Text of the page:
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This doctrine was made evident from several passages: Jesus is the only mediator between God and man (1 Timothy 2:5). Therefore, priests as mediators is against this biblical passage. We are called a holy people, a royal priesthood (1 Peter 2:9) Jesus blood has made us into priests and kings (Revelation 5:10) The apostles were not supposed to be ...


10

The purpose of congregational gathering is not exclusively to provide the laity access to someone who can be a mediator between them and God, so the assumption that the priesthood of all believers is mutually exclusive is invalid. Gathering as a congregation has many purposes, including mutual edification, encouragement toward love and good deeds, ...


10

At least part of this answer I believe comes through obedience to the many ‘one another’ commands of the New Testament. We are exhorted in various ways to be involved with and caring for one another: To admonish one another (Rom. 15:14) To comfort and encourage one another (1 Thess. 4:18; 5:11; Heb. 3:13) To worship with one another (Eph. 5:19; Col. ...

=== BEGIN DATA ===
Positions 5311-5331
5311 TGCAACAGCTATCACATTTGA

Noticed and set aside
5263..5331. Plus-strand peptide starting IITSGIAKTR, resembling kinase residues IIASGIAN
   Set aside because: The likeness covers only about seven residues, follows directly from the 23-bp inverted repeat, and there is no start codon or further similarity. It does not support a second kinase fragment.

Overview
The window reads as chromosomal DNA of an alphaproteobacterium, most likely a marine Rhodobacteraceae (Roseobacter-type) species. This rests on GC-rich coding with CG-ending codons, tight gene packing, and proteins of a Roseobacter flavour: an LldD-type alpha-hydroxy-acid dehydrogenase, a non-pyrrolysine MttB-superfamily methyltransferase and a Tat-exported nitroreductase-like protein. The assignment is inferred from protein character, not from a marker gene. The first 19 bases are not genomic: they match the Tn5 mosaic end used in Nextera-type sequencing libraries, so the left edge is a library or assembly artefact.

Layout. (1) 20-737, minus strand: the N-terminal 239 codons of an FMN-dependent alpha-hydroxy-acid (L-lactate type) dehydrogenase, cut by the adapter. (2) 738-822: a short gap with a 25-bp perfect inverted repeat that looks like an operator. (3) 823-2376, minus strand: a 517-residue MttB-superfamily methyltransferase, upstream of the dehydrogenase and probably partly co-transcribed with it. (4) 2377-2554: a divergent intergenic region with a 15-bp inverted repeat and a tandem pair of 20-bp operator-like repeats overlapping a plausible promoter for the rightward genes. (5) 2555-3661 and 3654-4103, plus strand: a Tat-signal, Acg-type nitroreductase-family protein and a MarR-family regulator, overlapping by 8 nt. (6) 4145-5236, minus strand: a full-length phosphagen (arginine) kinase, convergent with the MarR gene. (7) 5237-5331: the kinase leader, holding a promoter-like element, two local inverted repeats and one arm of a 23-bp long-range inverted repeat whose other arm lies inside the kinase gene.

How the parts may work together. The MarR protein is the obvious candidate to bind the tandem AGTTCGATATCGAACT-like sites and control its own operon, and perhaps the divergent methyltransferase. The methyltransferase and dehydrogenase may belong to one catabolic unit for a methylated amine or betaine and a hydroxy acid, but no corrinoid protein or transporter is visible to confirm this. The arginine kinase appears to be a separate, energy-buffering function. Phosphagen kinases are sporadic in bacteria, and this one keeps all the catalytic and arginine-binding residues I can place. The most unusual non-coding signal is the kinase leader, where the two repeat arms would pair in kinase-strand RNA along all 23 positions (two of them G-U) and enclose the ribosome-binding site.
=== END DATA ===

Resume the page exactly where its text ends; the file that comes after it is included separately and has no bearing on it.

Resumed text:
7

You are correct in viewing the priesthood of all believers as obviating the need for a mediator between oneself and God - but there is also incumbent upon the participant a duty, as a priest, to minister to one's fellow congregants. Put simply, without a congregation, there is no one to minister. As a member in the priesthood of all believers, I am to ...


4

The Catholic Church believes in three different types of priests: (Edited from this Wikipedia article.) first, the priesthood of all believers (1 Peter 2:5–9); second, the ordained priesthood (Acts 14:23, Romans 15:16, Titus 1:5); and third, the high priesthood of Jesus (Hebrews 3:1). The Catholic Church accepts the 'priesthood of all believers' ...



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